More than 20 years later, three JWU alumni find themselves working together on a multibillion-dollar development in Baltimore, Maryland for the new Under Armour campus. Marc Weller ’95, president of Sagamore Development Company, LLC, and David Andrew ’93, senior vice president at Marsh & McLennan Companies, have been great friends since their time at Johnson & Wales University. When Weller learned Andrew’s company, and fellow JWU alumnus Luke Ostrom ’97, partner and proprietor of NoHo Hospitality Group, submitted bids for this project, he knew he’d be working with passionate, dedicated and smart businessmen.
Get to know Weller, Andrew and Ostrom in this video and how the power of the JWU network brought them together for this professional partnership.
This winter, Weller, Andrew and Ostrom, who earned degrees in Hospitality Management, Marketing and Culinary Arts, respectively, visited the JWU Providence Campus to reflect on their JWU experience and offer current students some advice.
WELLER: I was going from class to class and dreaming up ideas. I had a dream of doing some big and important things and making a difference, but I didn’t know exactly what that meant. I didn’t know the path that was going to get me there either. The only thing I did do, that I knew was right at the time, was that I tried everything I could from a work perspective, from a friendship perspective, and from an experience perspective. I think that helped shape me into who I am today.
I found something I’m passionate about—creating things, opportunities and jobs. I went with it and went all in.”
ANDREW: As a student, I was always a hard worker. What was always important for me, more than anything, was my schedule. I received a half tuition scholarship to Johnson & Wales, but [worked a number of jobs to pay the balance]. After class, I would work for continuing education from 1-9pm; then I would bartend at the Marriott; and then after that, late night, I would DJ epic parties, and return and repeat. So keeping a schedule was important to my success.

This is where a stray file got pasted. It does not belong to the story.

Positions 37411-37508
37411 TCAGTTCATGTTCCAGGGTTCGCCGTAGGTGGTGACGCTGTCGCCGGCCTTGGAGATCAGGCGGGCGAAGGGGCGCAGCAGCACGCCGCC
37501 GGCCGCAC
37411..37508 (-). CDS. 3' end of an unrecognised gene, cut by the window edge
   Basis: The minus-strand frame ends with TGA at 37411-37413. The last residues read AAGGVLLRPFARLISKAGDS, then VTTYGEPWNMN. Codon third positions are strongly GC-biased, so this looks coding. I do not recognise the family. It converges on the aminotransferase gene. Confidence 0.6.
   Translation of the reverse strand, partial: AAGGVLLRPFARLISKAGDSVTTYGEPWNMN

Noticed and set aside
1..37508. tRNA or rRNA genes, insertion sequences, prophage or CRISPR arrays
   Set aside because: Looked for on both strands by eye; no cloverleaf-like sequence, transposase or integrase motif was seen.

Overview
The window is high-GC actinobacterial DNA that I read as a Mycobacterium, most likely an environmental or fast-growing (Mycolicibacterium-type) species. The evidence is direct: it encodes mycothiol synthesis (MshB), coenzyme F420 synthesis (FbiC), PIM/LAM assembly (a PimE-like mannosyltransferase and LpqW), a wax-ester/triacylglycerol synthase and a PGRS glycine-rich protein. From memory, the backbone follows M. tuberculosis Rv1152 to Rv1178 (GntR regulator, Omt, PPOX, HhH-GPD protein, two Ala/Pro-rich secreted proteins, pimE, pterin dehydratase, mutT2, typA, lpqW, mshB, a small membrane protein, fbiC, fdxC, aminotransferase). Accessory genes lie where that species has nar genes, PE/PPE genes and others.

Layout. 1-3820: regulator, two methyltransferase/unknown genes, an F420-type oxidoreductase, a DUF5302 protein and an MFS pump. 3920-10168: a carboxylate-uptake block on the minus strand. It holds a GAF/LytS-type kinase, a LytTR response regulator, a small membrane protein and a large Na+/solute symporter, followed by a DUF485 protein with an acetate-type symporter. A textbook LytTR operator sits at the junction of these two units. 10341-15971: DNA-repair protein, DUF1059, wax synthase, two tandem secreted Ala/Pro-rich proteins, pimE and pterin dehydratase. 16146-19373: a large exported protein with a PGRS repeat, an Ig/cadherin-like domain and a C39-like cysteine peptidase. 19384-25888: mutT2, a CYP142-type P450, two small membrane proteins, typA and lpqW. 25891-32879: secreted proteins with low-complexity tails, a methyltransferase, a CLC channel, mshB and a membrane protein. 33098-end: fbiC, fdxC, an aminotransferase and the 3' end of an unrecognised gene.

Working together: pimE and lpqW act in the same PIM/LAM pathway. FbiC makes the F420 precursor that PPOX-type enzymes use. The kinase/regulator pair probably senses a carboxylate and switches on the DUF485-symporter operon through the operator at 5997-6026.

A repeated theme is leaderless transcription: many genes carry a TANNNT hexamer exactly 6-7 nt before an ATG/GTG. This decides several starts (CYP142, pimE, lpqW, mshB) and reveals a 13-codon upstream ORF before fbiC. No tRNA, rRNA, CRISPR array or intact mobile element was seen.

OSTROM: I knew at a pretty young age I always wanted to be involved in hospitality. I probably didn’t know what that meant at the time, but I started scrubbing pots and pans at 14—one of the best educations I have ever received. From there, I worked my way up. I was a chef for about 10 years after attending JWU until I took the white coat off and transitioned into a very different part of the business. When I was attending JWU, I was trying to figure out the right balance of social living and the experiences that come with that. Working is really part of the education process—I think if you can find the balance of life, work and education, and you keep those three principles from now until forever, you’ll find yourself having a lot of success.
Words of Wisdom
WELLER: When I was young, I was taught that when you go somewhere you wore nice pants and tuck in your shirt. You just you never know who you’re going to meet, and especially nowadays with how casual many things and people are, you could be at the airport and sit next to your next partner or next boss. Give everybody the same respect that you want and you deserve. Be open-minded to listen and hear what they’re doing.
ANDREW: As a student, I was laser focused on profit – working 80 hours a week, sometimes more. I would ask myself 20 years ago, “what’s your purpose?” There has to be something you’re working for. There has to be some sort of purpose—to help others, to change the environment, to assist others who are struggling. The lesson that I would tell myself then is it has to be about purpose as well as profit.
OSTROM: What I learned at JWU early on is if you always, always try to put a little bit more effort in than the guy on the left and the guy on the right, you’ll have a good chance of succeeding at what you do.
Pictured (left to right): David Andrew, Luke Ostrom and Marc Weller.